Manfredo had a little brother called Massimo who was about 6 years old who looked like he was going to be as good a footballer as his older brother. An old woman that they both called Nona had been looking after him in the mother’s absence. She wore a kind of headscarf and flower patterned dress that you don’t see anybody wear anymore.
“Let’s play,” said Manfredo. So we played football on their front lawn.
We played football and ate lots of nice Italian food that Nona had made. She held her fingers up to her mouth and said, “manga, manga.” We didn’t have to be asked twice. We were starving from all that running after the ball that Manfredo seemed to have glued to his feet. There was pasta and pastries and at the end Manfredo blew out the candles and cut the birthday cake. My memory of that afternoon is quite hazy. It’s like a film which largely you remember, but there are some scenes that have just kind of wiped from your memory. I just remember images and out of sequence events and remember that I was laughing a lot and that I really liked the mother as much as the son as they were so funny. I know I had a great time there.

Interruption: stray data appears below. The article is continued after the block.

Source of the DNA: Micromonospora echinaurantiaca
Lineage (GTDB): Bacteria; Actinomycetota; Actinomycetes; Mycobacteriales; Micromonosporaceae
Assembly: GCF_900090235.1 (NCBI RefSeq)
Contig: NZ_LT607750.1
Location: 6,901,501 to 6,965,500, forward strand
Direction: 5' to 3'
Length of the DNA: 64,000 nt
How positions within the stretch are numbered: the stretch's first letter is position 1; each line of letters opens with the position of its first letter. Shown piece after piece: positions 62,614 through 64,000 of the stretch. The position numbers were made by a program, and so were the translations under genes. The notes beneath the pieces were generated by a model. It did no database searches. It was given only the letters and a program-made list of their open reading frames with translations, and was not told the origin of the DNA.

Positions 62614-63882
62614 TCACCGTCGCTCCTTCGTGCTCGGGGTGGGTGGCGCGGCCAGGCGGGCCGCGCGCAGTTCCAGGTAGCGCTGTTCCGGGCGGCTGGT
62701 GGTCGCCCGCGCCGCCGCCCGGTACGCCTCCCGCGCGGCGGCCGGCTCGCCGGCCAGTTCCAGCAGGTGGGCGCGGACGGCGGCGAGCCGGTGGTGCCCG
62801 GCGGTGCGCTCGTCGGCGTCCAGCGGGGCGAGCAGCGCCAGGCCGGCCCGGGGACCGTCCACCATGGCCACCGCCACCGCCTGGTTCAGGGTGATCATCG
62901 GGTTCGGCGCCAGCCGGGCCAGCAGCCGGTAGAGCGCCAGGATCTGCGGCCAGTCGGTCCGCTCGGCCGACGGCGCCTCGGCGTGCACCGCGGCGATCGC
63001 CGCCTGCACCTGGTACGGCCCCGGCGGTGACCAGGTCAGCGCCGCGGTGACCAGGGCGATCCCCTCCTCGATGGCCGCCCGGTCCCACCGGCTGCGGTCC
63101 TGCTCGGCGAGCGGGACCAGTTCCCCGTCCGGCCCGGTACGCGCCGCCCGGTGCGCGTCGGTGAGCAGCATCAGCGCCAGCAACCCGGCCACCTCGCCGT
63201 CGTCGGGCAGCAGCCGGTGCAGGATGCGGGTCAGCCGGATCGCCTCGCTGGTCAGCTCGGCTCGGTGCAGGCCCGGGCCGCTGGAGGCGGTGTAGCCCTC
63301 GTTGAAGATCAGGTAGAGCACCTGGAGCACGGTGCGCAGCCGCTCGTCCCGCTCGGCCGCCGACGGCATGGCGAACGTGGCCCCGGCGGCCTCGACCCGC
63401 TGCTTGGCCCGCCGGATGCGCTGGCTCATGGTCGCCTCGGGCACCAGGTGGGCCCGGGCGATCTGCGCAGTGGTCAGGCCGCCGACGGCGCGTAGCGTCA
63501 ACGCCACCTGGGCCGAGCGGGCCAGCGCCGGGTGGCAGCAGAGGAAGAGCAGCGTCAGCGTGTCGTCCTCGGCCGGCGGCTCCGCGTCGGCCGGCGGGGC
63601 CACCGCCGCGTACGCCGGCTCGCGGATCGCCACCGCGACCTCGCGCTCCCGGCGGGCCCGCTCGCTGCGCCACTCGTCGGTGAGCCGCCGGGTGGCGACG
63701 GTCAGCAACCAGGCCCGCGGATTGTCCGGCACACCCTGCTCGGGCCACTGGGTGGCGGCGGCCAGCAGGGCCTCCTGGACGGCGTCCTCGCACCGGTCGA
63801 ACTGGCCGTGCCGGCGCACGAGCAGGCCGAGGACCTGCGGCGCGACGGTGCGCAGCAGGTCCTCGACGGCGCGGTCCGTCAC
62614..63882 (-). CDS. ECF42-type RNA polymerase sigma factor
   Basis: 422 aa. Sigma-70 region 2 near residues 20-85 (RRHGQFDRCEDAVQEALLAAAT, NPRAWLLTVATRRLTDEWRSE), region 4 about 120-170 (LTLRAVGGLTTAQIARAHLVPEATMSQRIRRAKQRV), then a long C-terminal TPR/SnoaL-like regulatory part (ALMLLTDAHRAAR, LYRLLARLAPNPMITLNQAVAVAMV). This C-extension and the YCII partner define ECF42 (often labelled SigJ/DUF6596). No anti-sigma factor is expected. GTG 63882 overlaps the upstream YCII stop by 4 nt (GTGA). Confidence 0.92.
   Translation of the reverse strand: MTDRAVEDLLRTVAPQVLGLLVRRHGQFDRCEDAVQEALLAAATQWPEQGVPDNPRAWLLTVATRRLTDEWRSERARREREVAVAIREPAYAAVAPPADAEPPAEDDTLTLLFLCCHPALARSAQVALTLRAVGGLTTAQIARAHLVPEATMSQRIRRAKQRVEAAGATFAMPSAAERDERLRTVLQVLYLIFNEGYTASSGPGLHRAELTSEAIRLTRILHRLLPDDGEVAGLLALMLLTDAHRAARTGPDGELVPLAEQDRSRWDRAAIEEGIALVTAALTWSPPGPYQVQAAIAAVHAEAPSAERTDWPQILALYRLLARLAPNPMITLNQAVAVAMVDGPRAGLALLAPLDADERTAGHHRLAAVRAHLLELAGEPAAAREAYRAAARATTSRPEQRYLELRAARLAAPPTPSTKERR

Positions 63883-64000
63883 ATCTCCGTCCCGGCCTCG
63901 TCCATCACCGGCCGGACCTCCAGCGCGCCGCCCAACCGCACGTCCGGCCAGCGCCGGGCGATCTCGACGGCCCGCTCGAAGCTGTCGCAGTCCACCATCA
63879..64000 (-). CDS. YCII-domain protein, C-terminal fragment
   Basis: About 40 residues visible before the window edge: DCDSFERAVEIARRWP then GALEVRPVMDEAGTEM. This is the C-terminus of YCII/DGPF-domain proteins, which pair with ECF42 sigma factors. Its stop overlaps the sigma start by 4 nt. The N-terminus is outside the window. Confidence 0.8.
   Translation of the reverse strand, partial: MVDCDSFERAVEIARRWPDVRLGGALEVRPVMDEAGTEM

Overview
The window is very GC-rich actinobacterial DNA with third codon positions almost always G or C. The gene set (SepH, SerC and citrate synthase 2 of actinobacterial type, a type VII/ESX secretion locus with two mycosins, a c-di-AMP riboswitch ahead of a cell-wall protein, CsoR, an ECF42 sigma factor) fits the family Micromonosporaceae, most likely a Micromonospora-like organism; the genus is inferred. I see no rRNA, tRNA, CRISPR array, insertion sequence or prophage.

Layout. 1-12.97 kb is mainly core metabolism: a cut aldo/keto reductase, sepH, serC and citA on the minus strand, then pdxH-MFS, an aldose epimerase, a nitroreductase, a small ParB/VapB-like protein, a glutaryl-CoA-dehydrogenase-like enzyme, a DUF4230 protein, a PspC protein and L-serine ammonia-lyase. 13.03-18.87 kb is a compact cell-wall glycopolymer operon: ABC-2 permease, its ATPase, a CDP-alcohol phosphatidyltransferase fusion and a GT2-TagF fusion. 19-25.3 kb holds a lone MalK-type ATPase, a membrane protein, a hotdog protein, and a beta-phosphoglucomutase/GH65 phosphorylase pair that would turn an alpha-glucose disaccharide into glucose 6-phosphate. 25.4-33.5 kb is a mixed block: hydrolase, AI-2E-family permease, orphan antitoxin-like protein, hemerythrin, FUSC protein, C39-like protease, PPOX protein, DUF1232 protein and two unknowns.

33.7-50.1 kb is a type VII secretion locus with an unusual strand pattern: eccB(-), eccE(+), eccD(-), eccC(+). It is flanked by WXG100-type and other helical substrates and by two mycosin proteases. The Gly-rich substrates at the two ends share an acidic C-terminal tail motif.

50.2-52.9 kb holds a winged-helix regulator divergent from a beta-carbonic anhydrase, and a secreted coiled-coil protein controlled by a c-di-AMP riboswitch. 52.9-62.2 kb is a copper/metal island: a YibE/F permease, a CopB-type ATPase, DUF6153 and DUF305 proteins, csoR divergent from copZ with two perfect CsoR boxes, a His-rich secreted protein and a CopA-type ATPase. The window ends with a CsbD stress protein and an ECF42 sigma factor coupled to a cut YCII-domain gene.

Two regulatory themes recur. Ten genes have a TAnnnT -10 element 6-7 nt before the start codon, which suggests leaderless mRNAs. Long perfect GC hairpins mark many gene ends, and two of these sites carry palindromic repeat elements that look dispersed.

“Thank you all for coming,” Manfredo had said before we left the next morning. His mother wanted him to make some new friends. And he had. We all promised each other that we would remain friends.
His mother drove us all back to our homes the next morning, which was a Saturday.
“Ciao Bello! Ciao Bello!” She had said as she bent down to kiss me on each cheek in goodbye. Her lips made a sound like a plunger on a sink plug hole each time.
Come Monday morning and I found myself looking for Manfredo in vain. His chair was empty. “Oh well,” I thought, “maybe he’s ill?”
The next day came. No Manfredo. Wednesday came and went. No manfredo. I had asked one of the other kids at school who had been at the party if he had seen him and he gave me this look as if I was speaking to him in another language.
“Manfredo? Who’s that?”
That took me aback and I tried to turn it into an angry joke. “Oh, just the person last Friday that we said we were going to be best friends with. What have you fallen on your head and lost your memory or something?” I scoffed, pleased that I didn’t know him that well.
“Shut your mouth you weirdo.”